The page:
First there has been almost 100 years of mismanagement of the forest.  For years the prevailing method of management was to try to extinguish every fire that started.  Early on this worked in conjunction with logging.  Timber companies cut the large trees and thinned the forest while the forest service fought every fire.  As time passed logging companies went out of business due to environmental restrictions that made it impossible to make a profit while the Forest Service still fought every fire.

But a new threat was on the horizon that was not anticipated.  The population of the tiny spruce bark beetle exploded and they are attacking the trees.  But that is what they have done for as long as the trees have been there.  They prefer older weak trees and dead trees.  They bore into the tree and lay their larva which feast on the trees.  In a healthy forest the trees can withstand the beetles and only a few die.

But what has changed to allow the beetles to thrive and their population explode?  Only two things will kill these beetles in large numbers; fire and temperatures of -30F.

What has changed is two decades of drought and increasing temperatures.  Yes, GLOBAL WARMING is a significant factor that has allowed the beetle population to explode.  Temperatures don’t get cold enough in the winter to kill the beetles anymore.  The last two decades of drought and heat have severely weakened the trees and their ability to withstand the onslaught of the beetle.  With warm winters and more dying trees nothing stands in the way of the beetles killing the rest of the trees.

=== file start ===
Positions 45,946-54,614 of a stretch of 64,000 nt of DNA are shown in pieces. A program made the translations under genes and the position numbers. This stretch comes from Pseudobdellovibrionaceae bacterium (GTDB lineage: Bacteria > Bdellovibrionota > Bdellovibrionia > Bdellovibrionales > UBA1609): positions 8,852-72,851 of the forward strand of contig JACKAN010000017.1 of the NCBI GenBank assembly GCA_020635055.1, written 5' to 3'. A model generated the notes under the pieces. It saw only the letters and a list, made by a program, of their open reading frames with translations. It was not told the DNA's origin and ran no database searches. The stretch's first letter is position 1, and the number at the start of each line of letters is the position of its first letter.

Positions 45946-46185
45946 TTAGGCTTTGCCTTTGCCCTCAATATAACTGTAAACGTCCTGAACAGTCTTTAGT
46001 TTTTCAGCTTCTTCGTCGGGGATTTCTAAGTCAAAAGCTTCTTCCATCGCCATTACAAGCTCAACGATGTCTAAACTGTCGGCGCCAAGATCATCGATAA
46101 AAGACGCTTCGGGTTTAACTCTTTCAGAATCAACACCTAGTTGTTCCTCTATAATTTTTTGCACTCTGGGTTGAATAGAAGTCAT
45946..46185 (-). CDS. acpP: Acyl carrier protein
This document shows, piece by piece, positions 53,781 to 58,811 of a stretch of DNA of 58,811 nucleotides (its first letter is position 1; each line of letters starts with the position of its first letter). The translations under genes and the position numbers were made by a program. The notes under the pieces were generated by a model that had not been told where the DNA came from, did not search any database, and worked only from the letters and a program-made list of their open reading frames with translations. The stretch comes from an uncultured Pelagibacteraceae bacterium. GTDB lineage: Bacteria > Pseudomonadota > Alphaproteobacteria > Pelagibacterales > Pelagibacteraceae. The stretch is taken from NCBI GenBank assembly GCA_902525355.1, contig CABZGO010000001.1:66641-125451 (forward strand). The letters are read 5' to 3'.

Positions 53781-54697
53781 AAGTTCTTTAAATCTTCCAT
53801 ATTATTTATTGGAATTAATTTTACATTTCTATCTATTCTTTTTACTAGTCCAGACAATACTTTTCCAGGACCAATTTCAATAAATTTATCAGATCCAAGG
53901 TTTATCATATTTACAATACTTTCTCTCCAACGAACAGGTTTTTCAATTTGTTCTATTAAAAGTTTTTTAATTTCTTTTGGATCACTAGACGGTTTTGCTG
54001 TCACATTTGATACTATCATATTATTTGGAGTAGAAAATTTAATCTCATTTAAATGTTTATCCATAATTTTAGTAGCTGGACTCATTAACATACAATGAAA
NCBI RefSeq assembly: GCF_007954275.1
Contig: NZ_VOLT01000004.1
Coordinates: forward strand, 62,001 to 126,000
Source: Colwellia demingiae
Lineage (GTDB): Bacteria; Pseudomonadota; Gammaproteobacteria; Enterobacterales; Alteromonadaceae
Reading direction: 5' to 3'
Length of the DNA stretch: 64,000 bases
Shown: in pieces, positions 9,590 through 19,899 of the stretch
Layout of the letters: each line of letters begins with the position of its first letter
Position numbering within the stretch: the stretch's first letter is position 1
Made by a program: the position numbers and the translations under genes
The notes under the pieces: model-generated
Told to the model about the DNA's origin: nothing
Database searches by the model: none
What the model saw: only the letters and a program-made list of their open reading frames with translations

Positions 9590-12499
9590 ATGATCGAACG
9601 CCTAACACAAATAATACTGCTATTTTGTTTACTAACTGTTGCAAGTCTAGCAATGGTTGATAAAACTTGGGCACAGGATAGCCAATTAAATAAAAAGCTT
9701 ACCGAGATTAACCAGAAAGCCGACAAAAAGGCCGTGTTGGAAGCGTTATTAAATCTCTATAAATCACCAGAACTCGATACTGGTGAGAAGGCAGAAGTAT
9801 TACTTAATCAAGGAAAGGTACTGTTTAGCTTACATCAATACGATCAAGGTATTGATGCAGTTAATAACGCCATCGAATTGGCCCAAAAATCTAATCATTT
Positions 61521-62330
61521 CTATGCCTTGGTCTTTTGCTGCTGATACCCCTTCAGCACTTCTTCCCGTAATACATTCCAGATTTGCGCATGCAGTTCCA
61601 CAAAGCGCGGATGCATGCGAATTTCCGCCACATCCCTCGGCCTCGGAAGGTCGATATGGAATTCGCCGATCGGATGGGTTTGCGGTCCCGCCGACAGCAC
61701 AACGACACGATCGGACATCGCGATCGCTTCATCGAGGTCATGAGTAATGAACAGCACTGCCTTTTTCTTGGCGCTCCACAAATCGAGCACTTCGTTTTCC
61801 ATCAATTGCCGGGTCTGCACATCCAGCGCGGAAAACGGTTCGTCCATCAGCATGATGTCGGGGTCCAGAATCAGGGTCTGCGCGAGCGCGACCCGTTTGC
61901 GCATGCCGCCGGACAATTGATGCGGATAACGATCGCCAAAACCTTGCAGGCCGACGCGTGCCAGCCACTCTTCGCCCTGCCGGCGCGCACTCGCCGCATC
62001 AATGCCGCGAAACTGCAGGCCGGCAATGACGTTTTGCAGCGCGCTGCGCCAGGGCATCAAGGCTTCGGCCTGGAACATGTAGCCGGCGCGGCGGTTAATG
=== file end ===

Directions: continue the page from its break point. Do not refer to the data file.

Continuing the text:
Except for one thing…  Sadly the only way out of this mess is may be to let entire forests be consumed by fire; the other way massive numbers of these beetles can be killed.  The entire forest is a tinderbox waiting for a spark.  And when that spark happens the fires roar to life and grow by tens of thousands of acres in a single day.  And while our children wait 30 to 40 years for the forest to come back they get to look at hillsides that are either barren or showing the first signs of revival of Gambel oak or young aspen trees..

Hopefully by then the climate change deniers will be rare and the politicians will no longer listen to the lobbyists who profit from polluting the earth and contributing to global warming.  Until then I would like to force every politician in the U.S. to drive Wolf Creek Pass and view the devastation that comes from their inaction.

A dying forest
A dying forest

Sadly this is not a problem that is isolated in one area.  All the Southwestern forests of the U.S. are slowly dying.  Each type of tree has its own beetle population that is on the rise.  It is not as evident yet, but if you visit these forests look for dead trees.  You will be surprised by the number and maybe angered enough to write your Senators and House representative.  Tell them it’s time to get off their behinds and point the nation in a new direction that embraces solutions that improve the environment.

Dead trees don't look any better up close.
Dead trees don’t look any better up close.

I give anyone permission to copy and use the two pictures in this story as a visual aid to their pleas to their Representative and Senators to take action and become more environmentally friendly.